17. 8 points
    Take a short cruise to check your eyesight is OK first though. That will be fine. 😠
  18. 8 points
    If you told Captain Sir Thomas Moore at Xmas gone that by May he would have raised millions for charities, had a number one hit in the charts, been made an honorary colonel and now knighted I imagine he would have thought that you needed your head feeling. But, his one simple and humble goal to raise a thousand caught a public spirit, people admired and respected him for it and for I guess a wartime spirit of optimism. The people took him to heart as an inspiration; he wasn't a puppet pushed on us by the government in some ad campaign. He deserves the praise and recognition for lifting the spirits of so many people in such a brief and dark time.
  19. 8 points
    Morning All. Dr Bob here, well actually it's Dr Bob Jnr, Jnr, Jnr. My great grandad Bob, left instructions in his will to turn up on this forum mid May 2020 and use his login email and password to get access to this thread. He wrote it all out in detail in a sealed letter only to be opened in May 2020. I opened it yesterday so here I am. Looks like I am a week late. Apologies! Quite amazing. It really is. I am really surprised what I found, I am really surprised. In his letter, he talks about his time on the canals in 1918 and how he got there after being forced to walk the plank during some sort of future canal boat challenge (via a strange time travel machine), but because he had taken a load of dosh with him, he decided to stay and made a fortune investing in shares and making a packet off gambling – he bet on all the winners of the FA Cup and the Grand National for the 10 years after he arrived. He remarried and had four girls with now quite an extended family. He wrote a will in 1932 and sealed it in a letter but then in June 1932 disappeared, never to be seen again. The family searched and searched but no joy. He did however give good direction to the family and we have all done very well. Uncle Elon was told to start building electric cars in 2008 when that seemed the last thing anyone wanted. Wow, that was a good call. It really was. Uncle Don was set up in business but told to get into politics. The business side was very successful but his golf seemed to deflect him and it all started to go off the rails – but we all love him. Uncle Bill was told to focus on silicon chips but at the time, we were all thinking that was something to do with fish and chips. He's not done too bad since. Anywho, Great Grandad told me to come on hear and thank Auntie Waitrose and Cpt Ahab for all their great efforts in organising the BCN challenge (at least that is what I think he called it – his writing was awful). He said it was a wonderful week to break the monotony of the 'lock down' (not a clue what that referred to) and despite being told it would only be 2 hours a day, it turned out to be all of the day. It really was a great idea to do it, it really was. He recalls he emailed Auntie Waitrose at least 20 times during the week yet never bought anything from her. That seemed to be one his most treasured memories of the time. He said he longed to do another challenge like it but never got the chance. Great Grandad also thanked the team for their efforts during the week in making it so much fun. He gave me a long list of names but I haven't a clue what or who they are. He listed the names as @mrsmelly @Jennifer McM @peterboat @roland elsdon @Alan de Enfield @rusty69@Laurie.Booth He did say that Rusty remained in 1918 along with him but they lost contact after a while. He hoped that Alan recovered as he seemed to be laid low for the whole week with the virus (we thought he was a goner, we really did) and was likely the person who spread it back to 1918. We shouldn't have laughed when he infected those cyclists. His only disappointment of the week was that we didn't win the challenge. We had such a good boat and such a great team but we didn't seem to put it all together. He wasn't sure why we didn't get more points as he estimated we would be around the 400 mark. How on earth did we get a -ve score? So thanks to Auntie Waitrose and team for such a great, great event and all the other teams for putting together some really interesting ….but not very funny ….logs. His final request in the letter was to say to @TheBiscuits...We thrashed you and where are the noodles! Not a clue what that is all about. So thank you all for letting me in.....I think I may stick around for a while. Dr Bob Jnr, Jnr, Jnr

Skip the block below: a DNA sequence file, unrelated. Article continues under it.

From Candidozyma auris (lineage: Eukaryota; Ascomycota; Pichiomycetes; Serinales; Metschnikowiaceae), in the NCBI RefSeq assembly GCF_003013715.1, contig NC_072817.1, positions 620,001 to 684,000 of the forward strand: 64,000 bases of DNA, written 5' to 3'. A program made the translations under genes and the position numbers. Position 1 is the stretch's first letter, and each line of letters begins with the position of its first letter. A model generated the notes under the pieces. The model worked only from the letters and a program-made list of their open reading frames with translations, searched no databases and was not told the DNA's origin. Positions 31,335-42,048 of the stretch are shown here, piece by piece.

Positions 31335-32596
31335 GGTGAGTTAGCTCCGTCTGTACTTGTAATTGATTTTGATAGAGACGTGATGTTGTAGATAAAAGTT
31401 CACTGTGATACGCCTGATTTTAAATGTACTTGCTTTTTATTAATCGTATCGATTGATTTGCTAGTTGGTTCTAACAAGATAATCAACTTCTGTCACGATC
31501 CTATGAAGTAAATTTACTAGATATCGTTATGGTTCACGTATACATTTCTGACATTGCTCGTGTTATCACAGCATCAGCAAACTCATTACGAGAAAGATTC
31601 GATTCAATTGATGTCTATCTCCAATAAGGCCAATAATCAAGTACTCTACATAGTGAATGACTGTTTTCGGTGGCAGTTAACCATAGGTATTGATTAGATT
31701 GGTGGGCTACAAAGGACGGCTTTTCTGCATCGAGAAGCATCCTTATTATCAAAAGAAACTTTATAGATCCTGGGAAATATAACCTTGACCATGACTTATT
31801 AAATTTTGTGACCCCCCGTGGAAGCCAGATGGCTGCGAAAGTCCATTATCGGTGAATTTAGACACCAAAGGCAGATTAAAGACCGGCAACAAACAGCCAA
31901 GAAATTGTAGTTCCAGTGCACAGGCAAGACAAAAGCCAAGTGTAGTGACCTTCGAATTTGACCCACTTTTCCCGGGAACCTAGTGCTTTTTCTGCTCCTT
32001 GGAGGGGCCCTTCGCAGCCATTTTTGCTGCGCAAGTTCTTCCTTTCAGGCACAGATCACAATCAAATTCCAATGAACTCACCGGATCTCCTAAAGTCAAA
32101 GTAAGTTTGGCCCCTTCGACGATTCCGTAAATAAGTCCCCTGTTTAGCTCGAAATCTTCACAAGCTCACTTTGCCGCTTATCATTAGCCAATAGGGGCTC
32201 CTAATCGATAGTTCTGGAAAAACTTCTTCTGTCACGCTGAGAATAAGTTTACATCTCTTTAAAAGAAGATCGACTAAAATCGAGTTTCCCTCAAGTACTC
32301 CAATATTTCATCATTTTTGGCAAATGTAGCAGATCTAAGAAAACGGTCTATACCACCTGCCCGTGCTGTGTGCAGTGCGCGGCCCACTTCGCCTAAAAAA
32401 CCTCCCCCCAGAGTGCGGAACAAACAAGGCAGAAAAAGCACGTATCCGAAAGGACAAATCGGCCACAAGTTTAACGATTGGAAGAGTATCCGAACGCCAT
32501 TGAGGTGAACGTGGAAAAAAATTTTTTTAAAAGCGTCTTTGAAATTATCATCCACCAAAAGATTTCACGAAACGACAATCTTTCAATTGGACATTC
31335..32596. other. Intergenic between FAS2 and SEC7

20. 8 points
    Thinking this through: When you go through the first lock, where someone else has left a lump of virus, you get it on your gloves. If you then touch your face, (mouth, nose, eyes), you become infected. Also, when you get to the next lock, you leave a lump of the virus from your gloves on the lock, for someone else to pick up. It's unlikely that you will be washing your gloves between locks, and unlikely that you will be disposing of them and putting on a new pair for each lock. If you weren't wearing gloves, you could wash your hands after each lock, doing your best not to touch your face until after you have washed your hands... and so on. I'm no expert, but I think your glove wearing strategy is a really good way to become infected, and to spread the virus, whether you become infected or not. I have no problem with being proved wrong
  21. 8 points
    Lots of good pictures around of today's very high (8.0m) tide in London, this one from Brentford:
  22. 8 points